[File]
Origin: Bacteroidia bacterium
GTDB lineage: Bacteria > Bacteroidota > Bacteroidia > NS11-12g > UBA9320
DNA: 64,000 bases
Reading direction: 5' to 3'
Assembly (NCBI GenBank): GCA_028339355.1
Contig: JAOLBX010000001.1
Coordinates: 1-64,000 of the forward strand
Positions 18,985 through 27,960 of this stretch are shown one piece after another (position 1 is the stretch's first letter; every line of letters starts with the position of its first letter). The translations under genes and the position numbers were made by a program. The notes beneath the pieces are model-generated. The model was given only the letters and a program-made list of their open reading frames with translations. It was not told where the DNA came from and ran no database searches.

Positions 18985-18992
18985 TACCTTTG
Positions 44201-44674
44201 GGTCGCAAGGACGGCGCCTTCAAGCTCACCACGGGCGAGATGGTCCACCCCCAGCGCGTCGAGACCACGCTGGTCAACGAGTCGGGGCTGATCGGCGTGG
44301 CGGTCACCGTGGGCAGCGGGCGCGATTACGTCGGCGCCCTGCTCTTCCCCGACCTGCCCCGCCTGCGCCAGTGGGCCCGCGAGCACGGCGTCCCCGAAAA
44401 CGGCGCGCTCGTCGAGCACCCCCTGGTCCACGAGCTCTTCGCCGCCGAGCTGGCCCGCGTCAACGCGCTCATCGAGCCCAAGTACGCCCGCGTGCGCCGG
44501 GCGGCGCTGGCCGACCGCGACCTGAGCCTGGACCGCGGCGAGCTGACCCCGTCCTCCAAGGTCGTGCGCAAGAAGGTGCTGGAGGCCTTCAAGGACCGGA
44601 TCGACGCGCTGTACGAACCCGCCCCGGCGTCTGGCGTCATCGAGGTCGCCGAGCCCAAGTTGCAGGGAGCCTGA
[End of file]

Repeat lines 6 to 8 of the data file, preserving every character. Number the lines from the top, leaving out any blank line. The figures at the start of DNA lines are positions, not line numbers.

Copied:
Contig: JAOLBX010000001.1
Coordinates: 1-64,000 of the forward strand
Positions 18,985 through 27,960 of this stretch are shown one piece after another (position 1 is the stretch's first letter; every line of letters starts with the position of its first letter). The translations under genes and the position numbers were made by a program. The notes beneath the pieces are model-generated. The model was given only the letters and a program-made list of their open reading frames with translations. It was not told where the DNA came from and ran no database searches.